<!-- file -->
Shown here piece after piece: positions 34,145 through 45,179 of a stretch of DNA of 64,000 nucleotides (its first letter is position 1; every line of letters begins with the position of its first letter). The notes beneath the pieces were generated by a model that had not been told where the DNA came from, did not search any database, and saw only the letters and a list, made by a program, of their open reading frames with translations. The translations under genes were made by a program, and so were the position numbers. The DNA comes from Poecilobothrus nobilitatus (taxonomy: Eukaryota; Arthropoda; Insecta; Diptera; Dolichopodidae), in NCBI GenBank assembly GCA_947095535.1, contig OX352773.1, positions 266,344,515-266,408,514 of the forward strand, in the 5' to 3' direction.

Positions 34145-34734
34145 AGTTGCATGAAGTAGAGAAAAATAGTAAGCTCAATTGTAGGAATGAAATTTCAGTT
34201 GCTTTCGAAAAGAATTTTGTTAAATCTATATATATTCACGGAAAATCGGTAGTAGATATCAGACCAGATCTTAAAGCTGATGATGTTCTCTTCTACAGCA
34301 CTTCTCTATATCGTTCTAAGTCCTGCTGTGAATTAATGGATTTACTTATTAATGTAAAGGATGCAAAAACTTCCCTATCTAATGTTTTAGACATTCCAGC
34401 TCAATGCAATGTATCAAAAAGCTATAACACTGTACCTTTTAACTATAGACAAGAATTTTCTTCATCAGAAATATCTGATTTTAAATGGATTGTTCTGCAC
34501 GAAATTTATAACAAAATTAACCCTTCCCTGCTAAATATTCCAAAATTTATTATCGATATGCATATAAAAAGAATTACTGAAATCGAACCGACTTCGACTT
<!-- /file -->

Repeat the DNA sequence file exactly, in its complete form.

Shown here piece after piece: positions 34,145 through 45,179 of a stretch of DNA of 64,000 nucleotides (its first letter is position 1; every line of letters begins with the position of its first letter). The notes beneath the pieces were generated by a model that had not been told where the DNA came from, did not search any database, and saw only the letters and a list, made by a program, of their open reading frames with translations. The translations under genes were made by a program, and so were the position numbers. The DNA comes from Poecilobothrus nobilitatus (taxonomy: Eukaryota; Arthropoda; Insecta; Diptera; Dolichopodidae), in NCBI GenBank assembly GCA_947095535.1, contig OX352773.1, positions 266,344,515-266,408,514 of the forward strand, in the 5' to 3' direction.

Positions 34145-34734
34145 AGTTGCATGAAGTAGAGAAAAATAGTAAGCTCAATTGTAGGAATGAAATTTCAGTT
34201 GCTTTCGAAAAGAATTTTGTTAAATCTATATATATTCACGGAAAATCGGTAGTAGATATCAGACCAGATCTTAAAGCTGATGATGTTCTCTTCTACAGCA
34301 CTTCTCTATATCGTTCTAAGTCCTGCTGTGAATTAATGGATTTACTTATTAATGTAAAGGATGCAAAAACTTCCCTATCTAATGTTTTAGACATTCCAGC
34401 TCAATGCAATGTATCAAAAAGCTATAACACTGTACCTTTTAACTATAGACAAGAATTTTCTTCATCAGAAATATCTGATTTTAAATGGATTGTTCTGCAC
34501 GAAATTTATAACAAAATTAACCCTTCCCTGCTAAATATTCCAAAATTTATTATCGATATGCATATAAAAAGAATTACTGAAATCGAACCGACTTCGACTT